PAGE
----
Paleyagar Kacheri

The Gym is a structure that resembled a warehouse but with a small opening at a bit of a height, the guide joked, so that unfit people couldn’t enter. The granary entrance went a step further and was only accessible via a ladder and had a sentry seated beside it too.

And that, is the Gym door- a fitness entry requirement

Akka Tangiyara Honda: consists of 2 large adjoining ponds with an ancient system that allow for water to be filtered from one of them into potable water within the other. Legend has it that the queen’s committed suicide here when the King was defeated by Hyder Ali.

Akka Tangiyara Honda

Onake Obavva Kindi: Obavva is considered the epitome of Kannada female valour. She single handedly attempted to stop the army of Hyder Ali with a common household pestle when they managed to find a way into the fort through the secret route used by the village milk-men to get curd and milk to the inhabitants. It’s quite a story and is the most famous of the tales of the Chitradurga fort.

Onake Obavva Kindi

One of the first things one would see in the fort are 2 rock cut pits that were used to store oil in large quantities- to support the inhabitants for several years in case of war. IMG_1808A similar rock cut structure lies on a large hillock that has no clear steps to climb up but people still clamber atop. That tank is about 30 ft deep and is called the Tuppada Kola Bateri simply because it housed weapons of all kinds covered with ghee to avoid them rusting.

Sampige Siddheshwara temple: supposedly named after the 300 yr old Sampige tree. It paints a pretty picture with trees that have taken over some of the structure entwining themselves on the outside of the temple.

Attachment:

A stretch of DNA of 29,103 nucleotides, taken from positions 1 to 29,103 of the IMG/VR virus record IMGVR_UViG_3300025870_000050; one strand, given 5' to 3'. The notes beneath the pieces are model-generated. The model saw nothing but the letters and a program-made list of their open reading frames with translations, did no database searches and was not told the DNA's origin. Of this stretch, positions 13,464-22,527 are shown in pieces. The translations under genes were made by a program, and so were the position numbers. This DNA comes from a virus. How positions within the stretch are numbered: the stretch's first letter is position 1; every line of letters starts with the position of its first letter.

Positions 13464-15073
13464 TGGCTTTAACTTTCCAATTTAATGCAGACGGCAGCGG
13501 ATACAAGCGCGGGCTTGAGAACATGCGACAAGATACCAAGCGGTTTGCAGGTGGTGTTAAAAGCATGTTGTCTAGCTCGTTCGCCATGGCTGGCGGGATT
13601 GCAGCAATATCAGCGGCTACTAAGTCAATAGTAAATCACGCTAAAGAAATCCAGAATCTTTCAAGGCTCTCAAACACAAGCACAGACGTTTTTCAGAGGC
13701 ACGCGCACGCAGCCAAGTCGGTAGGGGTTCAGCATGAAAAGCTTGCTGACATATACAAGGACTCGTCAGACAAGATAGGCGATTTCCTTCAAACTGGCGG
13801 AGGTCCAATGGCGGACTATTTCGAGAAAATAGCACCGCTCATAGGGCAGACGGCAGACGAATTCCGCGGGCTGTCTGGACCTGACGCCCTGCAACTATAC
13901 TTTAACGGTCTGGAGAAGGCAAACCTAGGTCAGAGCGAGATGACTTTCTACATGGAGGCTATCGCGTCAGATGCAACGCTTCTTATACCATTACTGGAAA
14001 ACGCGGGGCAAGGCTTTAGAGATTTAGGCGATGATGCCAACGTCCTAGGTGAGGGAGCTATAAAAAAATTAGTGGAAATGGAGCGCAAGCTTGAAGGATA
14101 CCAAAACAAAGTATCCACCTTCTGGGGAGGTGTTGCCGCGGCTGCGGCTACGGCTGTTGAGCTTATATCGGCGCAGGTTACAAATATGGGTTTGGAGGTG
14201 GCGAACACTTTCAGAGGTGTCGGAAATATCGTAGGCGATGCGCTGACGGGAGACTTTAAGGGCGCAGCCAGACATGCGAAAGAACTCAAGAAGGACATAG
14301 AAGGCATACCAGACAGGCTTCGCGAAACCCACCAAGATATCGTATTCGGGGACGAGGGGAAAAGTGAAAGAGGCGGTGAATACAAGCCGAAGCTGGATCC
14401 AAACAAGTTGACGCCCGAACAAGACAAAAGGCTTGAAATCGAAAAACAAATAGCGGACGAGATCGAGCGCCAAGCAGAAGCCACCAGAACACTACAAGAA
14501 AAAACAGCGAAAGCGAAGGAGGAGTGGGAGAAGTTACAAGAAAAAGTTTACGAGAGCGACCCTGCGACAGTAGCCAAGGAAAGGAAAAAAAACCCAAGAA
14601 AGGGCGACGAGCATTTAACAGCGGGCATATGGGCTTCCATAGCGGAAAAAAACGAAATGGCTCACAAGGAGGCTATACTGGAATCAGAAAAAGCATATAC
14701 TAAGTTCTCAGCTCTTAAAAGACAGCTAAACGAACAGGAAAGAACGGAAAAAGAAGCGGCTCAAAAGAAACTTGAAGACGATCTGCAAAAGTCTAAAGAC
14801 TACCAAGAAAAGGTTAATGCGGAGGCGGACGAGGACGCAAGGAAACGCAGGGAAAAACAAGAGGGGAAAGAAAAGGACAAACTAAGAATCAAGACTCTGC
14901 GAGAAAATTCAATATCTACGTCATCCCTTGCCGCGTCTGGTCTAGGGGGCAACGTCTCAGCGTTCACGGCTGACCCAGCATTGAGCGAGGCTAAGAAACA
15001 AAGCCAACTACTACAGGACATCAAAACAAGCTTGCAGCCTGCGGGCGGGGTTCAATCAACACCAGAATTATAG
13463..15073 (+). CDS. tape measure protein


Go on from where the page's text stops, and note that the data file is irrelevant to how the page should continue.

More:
Gopalaswamy Honda : was and continues to be a perennial source of water within the fort in a naturally built gorge that collects rainwater from rivulets down the hillock. The excess water from here flows on to the Akka Thangi Honda and then onward to the Sihineer Honda.

Gopalaswamy Honda

Gopalaswamy temple: The waterbody itself is named after the Gopalaswamy temple that overlooks the tank.

Gopalaswamy temple

Palace Complex: Not much remains of the palace since it was built of mud and gravel. However the ruins of different rooms and areas with the walls left behind provide a hazy picture of what may have been. IMG_1958.jpgThe reason the palace complex is located at a very interior part of the fort is that the enemies would have had to pass all 7 fort walls to reach the royal family. It is additionally protected by hills on 3 sides too.


The remains of the granaries clustered together are much easier to recognise.


Despite this being a large list, it’s only a part of the many towers, temples,ponds and other points of interest within the Chitradurga fort. So we’d recommend packing a lunch and sufficient water, having good walking footwear, a large hat and making a day of it when you visit.


After a day spent in the past, on our way onward we passed by rows of giant windmills working tirelessly to provide what we hope to have more of in the future- clean energy, that let’s us enjoy this endlessly fascinating world a little bit longer, a little bit healthier, a little bit kinder.